Tag Archives: healthy snacks

flora’s seasonal recipe: pondering persimmons

7 Jan

6290086996_8e25c56234Sitting on the train one day, a father, mother and their two daughters entered my car toting orange shopping bags filled with fresh produce. They were caught up in lively conversations, while each one of them was biting into a ripe persimmon.

It was inspiring to watch a family all enjoying a fresh and unique fruit together on their train ride. The sheer happiness emanating from their faces was a true testament to the importance of sharing family meals and moments.

What also stood out to me was their conscious decision to pick persimmons as their snack. Perhaps the persimmons brought back childhood memories for their parents, and they wanted to share those memories with their children? Maybe their children chose the fruit and enlightened them on how delicious they are? Or maybe they all walked into the store never having tried persimmons, and the shop keeper was giving out tastings?

Whichever way the persimmons made it onto the train with this sweet family, they were in my car for a reason. While I watched them, I was able to reflect on the value of food memories, the ways in which food connects us to place, grounds us in flavor and promotes health and wellness.

Hopefully this sweet family has inspired you to pick up a persimmon or two, and share the experience with someone you love on your very own road to making food memories together.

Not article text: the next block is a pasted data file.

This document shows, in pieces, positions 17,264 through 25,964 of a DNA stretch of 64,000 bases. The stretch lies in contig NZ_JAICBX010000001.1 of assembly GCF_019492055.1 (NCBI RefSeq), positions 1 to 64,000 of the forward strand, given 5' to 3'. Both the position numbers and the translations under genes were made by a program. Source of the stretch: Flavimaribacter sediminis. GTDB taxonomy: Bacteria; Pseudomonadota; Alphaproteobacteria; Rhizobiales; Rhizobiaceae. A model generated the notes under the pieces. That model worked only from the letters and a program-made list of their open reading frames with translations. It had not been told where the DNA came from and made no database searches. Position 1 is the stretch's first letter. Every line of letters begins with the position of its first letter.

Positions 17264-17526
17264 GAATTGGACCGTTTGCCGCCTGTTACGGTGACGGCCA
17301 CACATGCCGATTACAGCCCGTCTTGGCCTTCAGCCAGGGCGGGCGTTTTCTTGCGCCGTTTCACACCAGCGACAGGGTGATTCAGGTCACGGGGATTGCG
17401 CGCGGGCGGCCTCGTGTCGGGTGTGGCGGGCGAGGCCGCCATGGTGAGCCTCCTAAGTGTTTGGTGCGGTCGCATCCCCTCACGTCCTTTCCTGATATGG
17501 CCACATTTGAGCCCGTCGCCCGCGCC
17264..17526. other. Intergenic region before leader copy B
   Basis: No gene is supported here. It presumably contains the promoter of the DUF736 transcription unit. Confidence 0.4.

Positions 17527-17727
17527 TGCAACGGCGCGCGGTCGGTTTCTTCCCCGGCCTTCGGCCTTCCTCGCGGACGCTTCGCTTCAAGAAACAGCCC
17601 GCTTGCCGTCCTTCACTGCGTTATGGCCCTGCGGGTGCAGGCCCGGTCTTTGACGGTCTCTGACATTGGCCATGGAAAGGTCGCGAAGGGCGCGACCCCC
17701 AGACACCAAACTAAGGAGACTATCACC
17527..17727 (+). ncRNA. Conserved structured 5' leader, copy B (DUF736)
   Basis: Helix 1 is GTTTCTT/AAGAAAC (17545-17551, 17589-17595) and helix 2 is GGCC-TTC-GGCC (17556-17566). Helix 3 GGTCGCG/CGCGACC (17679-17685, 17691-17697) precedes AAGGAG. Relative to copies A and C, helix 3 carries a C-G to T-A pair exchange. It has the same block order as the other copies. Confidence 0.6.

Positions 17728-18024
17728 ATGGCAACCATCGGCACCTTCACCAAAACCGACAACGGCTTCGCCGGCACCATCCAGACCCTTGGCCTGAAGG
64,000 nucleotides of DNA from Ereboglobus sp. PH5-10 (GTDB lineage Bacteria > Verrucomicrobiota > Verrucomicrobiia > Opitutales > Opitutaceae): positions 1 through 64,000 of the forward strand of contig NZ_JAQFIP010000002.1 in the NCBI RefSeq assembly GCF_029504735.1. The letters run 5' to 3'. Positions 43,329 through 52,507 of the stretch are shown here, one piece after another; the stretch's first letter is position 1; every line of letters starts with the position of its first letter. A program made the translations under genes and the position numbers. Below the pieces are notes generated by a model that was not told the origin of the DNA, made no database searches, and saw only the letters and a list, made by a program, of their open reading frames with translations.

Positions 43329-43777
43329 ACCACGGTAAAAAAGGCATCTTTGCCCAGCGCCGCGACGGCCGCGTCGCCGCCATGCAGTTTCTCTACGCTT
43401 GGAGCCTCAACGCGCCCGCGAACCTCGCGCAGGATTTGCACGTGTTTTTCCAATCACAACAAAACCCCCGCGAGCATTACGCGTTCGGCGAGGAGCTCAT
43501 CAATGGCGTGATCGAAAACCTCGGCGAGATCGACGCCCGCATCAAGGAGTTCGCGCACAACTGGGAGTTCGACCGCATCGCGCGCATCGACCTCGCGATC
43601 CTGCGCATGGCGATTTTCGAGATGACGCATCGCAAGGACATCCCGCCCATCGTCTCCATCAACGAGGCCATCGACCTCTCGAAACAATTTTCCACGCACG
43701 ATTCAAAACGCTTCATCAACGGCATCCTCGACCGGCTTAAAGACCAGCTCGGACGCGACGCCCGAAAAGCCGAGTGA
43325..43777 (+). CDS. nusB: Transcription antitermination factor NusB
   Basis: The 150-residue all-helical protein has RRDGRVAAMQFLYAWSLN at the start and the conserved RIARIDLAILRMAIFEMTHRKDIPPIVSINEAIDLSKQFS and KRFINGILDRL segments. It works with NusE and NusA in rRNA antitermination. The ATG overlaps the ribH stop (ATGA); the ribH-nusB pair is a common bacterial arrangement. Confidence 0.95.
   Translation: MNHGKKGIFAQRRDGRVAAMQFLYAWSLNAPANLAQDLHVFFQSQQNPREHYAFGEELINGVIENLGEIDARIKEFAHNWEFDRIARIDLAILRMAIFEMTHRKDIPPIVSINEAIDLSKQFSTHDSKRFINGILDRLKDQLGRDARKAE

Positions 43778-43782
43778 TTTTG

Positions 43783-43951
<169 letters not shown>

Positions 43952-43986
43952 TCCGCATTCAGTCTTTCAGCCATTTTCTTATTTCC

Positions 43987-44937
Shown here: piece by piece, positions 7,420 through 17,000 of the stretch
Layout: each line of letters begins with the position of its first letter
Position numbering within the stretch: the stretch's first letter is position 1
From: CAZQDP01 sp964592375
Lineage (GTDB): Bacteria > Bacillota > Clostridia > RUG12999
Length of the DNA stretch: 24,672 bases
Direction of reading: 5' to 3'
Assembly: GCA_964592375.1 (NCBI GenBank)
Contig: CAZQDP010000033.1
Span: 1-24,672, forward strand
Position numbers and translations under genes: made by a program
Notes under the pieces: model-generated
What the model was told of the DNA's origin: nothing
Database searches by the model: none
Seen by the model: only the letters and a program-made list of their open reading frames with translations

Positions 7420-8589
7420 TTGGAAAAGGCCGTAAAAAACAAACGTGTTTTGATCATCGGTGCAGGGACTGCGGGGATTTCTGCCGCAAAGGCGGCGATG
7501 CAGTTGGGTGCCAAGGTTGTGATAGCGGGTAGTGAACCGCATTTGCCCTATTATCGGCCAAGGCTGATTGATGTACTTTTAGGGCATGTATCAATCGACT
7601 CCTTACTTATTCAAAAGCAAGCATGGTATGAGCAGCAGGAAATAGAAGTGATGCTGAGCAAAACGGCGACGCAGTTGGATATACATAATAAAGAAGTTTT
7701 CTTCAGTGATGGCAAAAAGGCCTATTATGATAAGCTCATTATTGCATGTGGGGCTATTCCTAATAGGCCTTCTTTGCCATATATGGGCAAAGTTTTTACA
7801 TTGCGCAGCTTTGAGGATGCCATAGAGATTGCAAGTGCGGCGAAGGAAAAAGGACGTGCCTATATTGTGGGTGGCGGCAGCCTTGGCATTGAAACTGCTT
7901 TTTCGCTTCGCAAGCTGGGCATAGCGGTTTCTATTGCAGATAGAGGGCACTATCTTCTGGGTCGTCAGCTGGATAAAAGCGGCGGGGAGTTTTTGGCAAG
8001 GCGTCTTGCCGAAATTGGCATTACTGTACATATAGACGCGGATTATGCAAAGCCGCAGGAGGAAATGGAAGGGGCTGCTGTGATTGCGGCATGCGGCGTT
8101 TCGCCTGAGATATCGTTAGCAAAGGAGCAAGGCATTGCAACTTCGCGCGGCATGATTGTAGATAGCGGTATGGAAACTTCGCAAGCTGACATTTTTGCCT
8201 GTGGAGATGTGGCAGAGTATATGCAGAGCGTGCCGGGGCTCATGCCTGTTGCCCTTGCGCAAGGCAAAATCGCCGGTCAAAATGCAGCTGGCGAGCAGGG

46422626_c4691b75e5How to eat a persimmon? There are two main types: Fuyu (tomato shaped – eat with peel on) and Hachiya (acorn shaped – remove peel).


  • Wash it first.
  • Once ripe (should feel soft, not squishy), cut in half then cut into wedges, like you would a tomato.
  • Or simply bite into one like an apple!


  • Wash it first.
  • Once ripe (should feel squishy in your hand) cut open the top, and spoon out the fruit.
  • Eat with abandon!

For more persimmon recipes and inspirations click here.

Photos courtesy of sleepyneko and Beyond Forgetting

Sanity in the Subway: 5 tips to enjoying the subway commute

17 Oct

3544734138_54f2f90376Living in a city is not always the easiest choice, with all of the noise, exhaust, crowds, traffic and people bumping into you left and right. However, the city can foster great opportunities, cultural diversity, conveniences and efficient public transportation, among other amenities.

Using mass transit not only saves our air from pollution, it provides an opportunity for the daily commuter to sit back and do nothing, or something, until they arrive at their destination.

Some people see the subway ride as a stressful time where they are sandwiched in between their seats, with bad smells and screaming children. While this can be true, you have the power to take charge of your subway commuting experience.

Here are 5 tips that will help you see the commute as a more enjoyable experience: